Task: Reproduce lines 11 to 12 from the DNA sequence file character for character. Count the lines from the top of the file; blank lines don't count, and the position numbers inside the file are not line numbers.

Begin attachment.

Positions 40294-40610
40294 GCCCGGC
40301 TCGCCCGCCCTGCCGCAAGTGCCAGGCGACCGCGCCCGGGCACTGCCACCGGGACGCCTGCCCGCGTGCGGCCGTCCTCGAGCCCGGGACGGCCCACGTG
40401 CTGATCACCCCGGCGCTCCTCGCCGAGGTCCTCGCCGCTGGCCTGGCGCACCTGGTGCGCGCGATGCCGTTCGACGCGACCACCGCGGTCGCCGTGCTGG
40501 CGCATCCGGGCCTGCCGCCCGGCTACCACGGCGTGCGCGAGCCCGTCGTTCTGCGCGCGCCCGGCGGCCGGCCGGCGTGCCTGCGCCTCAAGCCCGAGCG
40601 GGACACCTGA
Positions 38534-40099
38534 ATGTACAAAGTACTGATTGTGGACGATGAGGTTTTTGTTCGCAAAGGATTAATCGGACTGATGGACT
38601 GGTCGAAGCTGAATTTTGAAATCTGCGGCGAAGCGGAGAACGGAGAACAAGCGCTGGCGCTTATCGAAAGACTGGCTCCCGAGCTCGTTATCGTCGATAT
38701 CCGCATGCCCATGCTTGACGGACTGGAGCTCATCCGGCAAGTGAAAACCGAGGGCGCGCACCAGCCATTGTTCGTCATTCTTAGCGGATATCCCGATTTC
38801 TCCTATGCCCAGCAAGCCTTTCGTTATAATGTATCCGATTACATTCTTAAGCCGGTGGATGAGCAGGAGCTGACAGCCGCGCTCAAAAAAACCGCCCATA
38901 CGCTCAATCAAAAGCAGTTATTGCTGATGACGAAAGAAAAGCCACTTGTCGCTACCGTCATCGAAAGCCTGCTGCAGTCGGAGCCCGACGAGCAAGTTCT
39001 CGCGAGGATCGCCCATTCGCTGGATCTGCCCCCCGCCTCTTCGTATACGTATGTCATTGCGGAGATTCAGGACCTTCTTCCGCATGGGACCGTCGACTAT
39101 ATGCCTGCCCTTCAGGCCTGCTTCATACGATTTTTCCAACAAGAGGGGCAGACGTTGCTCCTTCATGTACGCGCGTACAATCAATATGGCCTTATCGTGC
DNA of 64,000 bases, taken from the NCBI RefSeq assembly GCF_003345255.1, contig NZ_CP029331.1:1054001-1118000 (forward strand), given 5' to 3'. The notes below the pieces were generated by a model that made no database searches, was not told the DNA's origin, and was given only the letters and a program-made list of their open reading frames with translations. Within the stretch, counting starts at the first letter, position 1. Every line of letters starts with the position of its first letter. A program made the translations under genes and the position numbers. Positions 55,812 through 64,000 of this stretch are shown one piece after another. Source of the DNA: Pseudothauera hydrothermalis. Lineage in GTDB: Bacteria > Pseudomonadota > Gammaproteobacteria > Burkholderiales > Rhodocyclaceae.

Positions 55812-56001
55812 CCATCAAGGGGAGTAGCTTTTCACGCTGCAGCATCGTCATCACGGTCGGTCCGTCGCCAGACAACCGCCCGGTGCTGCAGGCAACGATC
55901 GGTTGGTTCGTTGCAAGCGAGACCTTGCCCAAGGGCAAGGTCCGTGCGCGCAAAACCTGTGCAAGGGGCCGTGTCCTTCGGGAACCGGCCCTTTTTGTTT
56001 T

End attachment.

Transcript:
38801 TCCTATGCCCAGCAAGCCTTTCGTTATAATGTATCCGATTACATTCTTAAGCCGGTGGATGAGCAGGAGCTGACAGCCGCGCTCAAAAAAACCGCCCATA
38901 CGCTCAATCAAAAGCAGTTATTGCTGATGACGAAAGAAAAGCCACTTGTCGCTACCGTCATCGAAAGCCTGCTGCAGTCGGAGCCCGACGAGCAAGTTCT